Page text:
Direkt zum Hauptbereich

Save Your Cloud: DoS on VMs in OpenNebula 4.6.1

This is a post about an old vulnerability that I finally found the time to blog about. It dates back to 2014, but from a technical point of view it is nevertheless interesting: An XML parser that tries to fix structural errors in a document caused a DoS problem.

All previous posts of this series focused on XSS. This time, we present a vulnerability which is connected another Cloud Management Platform: OpenNebula. This Infrastructure-as-a-Service platform started as a research project in 2005. It is used by information technology companies like IBM, Dell and Akamai as well as academic institutions and the European Space Administrations (ESA). By relying on standard Linux tools as far as possible, OpenNebula reaches a high level of customizability and flexibility in hypervisors, storage systems, and network infrastructures. OpenNebula is distributed using the Apache-2 license.


OpenNebula offers a broad variety of interfaces to control a cloud. This post focuses on Sunstone, OpenNebula's web interface (see Figure 1).

Figure 1: OpenNebula's Sunstone Interface displaying a VM's control interface

Before OpenNebula 4.6.2, Sunstone had no Cross-Site Request Forgery (CSRF) protection. This is a severe problem. Consider an attacker who lures a victim into clicking on a malicious link while being logged in at a private cloud. This enables the attacker to send arbitrary requests to the private cloud through the victims browser. However, we could find other bugs in OpenNebula that allowed us to perform much more sophisticated attacks.

Denial-of-Service on OpenNebula-VM

At its backend, OpenNebula manages VMs with XML documents. A sample for such an XML document looks like this:
<VM>
   <ID>0</ID>
   <NAME>My VM</NAME>
   <PERMISSIONS>...</PERMISSIONS>
   <MEMORY>512</MEMORY>
   <CPU>1</CPU>
   ...
</VM>
OpenNebula 4.6.1 contains a bug in the sanitization of input for these XML documents: Whenever a VM's name contains an opening XML tag (but no corresponding closing one), an XML generator at the backend automatically inserts the corresponding closing tag to ensure well-formedness of the resulting document. However, the generator outputs an XML document that does not comply with the XML schema OpenNebula expects. The listing below shows the structure that is created after renaming the VM to 'My <x> VM':
<VM>
   <ID>0</ID>
   <NAME>My <x> VM</x>
      <PERMISSIONS>...</PERMISSIONS>
      <MEMORY>512</MEMORY>
      <CPU>1</CPU>
      ...
   </NAME>
</VM>
The generator closes the <x> tag, but not the <NAME> tag. At the end of the document, the generator closes all opened tags including <NAME>.

OpenNebula saves the incorrectly generated XML document in a database. The next time the OpenNebula core retrieves information about that particular VM from the database the XML parser is mixed up and runs into an error because it only expects a string as name, not an XML tree. As a result, Sunstone cannot be used to control the VM anymore. The Denial-of-Service attack can only be reverted from the command line interface of OpenNebula.

This bug can be triggered by a CSRF-attack, which means that it is a valid attack against a private cloud: By luring a victim onto a maliciously crafted website while logged in into Sunstone, an attacker can make all the victim's VMs uncontrollable via Sunstone. A video of the attack can be seen here:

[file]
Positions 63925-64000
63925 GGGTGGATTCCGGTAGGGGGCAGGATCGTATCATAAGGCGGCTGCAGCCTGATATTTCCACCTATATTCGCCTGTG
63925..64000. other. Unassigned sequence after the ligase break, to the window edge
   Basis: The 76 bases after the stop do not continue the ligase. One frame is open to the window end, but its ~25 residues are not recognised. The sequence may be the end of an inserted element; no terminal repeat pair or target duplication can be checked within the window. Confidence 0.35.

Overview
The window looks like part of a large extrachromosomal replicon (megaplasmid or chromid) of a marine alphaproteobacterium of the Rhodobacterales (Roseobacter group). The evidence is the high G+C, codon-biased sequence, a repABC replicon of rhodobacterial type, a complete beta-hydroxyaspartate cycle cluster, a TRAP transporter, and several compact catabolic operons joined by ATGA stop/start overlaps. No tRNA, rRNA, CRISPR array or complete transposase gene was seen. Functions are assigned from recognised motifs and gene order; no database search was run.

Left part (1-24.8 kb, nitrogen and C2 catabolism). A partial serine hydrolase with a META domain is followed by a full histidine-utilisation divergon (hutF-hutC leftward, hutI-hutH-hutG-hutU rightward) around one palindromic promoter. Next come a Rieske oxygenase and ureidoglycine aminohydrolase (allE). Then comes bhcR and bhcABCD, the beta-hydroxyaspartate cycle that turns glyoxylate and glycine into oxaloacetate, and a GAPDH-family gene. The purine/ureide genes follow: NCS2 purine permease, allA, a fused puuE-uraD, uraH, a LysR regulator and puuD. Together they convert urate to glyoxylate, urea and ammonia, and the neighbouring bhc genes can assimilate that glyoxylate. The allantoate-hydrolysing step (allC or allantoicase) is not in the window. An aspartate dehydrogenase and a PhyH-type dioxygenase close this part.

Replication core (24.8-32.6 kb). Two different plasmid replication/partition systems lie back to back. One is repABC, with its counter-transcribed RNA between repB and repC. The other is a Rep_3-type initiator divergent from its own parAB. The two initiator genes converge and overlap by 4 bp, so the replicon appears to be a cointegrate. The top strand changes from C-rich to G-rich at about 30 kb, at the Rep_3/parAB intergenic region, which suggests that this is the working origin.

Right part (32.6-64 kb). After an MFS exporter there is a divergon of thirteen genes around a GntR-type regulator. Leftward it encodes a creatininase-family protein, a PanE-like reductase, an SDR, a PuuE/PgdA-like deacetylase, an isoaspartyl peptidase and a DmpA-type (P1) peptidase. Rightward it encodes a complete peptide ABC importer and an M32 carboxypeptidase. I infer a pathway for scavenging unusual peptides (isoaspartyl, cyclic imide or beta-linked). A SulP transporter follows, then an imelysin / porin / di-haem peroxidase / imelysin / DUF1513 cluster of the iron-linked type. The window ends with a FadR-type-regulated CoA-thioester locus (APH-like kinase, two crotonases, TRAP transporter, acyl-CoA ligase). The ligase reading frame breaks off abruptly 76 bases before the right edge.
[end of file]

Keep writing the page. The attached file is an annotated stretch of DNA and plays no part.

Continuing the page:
This bug has been fixed in OpenNebula 4.6.2.

This result is a collaborative work together with Mario Heiderich. It has been published at ACM CCSW 2015. The paper can be found here.

Beliebte Posts aus diesem Blog

CORS misconfigurations on a large scale

Inspired by James Kettle's great OWASP AppSec Europe talk on CORS misconfigurations, we decided to fiddle around with CORS security issues a bit. We were curious how many websites out there are actually vulnerable because of dynamically generated or misconfigured CORS headers. The issue: CORS misconfiguration Cross-Origin Resource Sharing (CORS) is a technique to punch holes into the Same-Origin Policy (SOP) – on purpose. It enables web servers to explicitly allow cross-site access to a certain resource by returning an Access-Control-Allow-Origin (ACAO) header. Sometimes, the value is even dynamically generated based on user-input such as the Origin header send by the browser. If misconfigured, an unintended website can access the resource. Furthermore, if the Access-Control-Allow-Credentials (ACAC) server header is set, an attacker can potentially leak sensitive information from a logged in user – which is almost as bad as XSS on the actual website. Below is a list of CORS misc…

Printer Security

Printers belong arguably to the most common devices we use. They are available in every household, office, company, governmental, medical, or education institution.
From a security point of view, these machines are quite interesting since they are located in internal networks and have direct access to sensitive information like confidential reports, contracts or patient recipes.

TL;DR: In this blog post we give an overview of attack scenarios based on network printers, and show the possibilities of an attacker who has access to a vulnerable printer. We present our evaluation of 20 different printer models and show that each of these is vulnerable to multiple attacks. We release an open-source tool that supported our analysis: PRinter Exploitation Toolkit (PRET) https://github.com/RUB-NDS/PRET Full results are available in the master thesis of Jens Müller and our paper. Furthermore, we have set up a wiki (http://hacking-printers.net/) to share knowledge on printer (in)security.
The hi…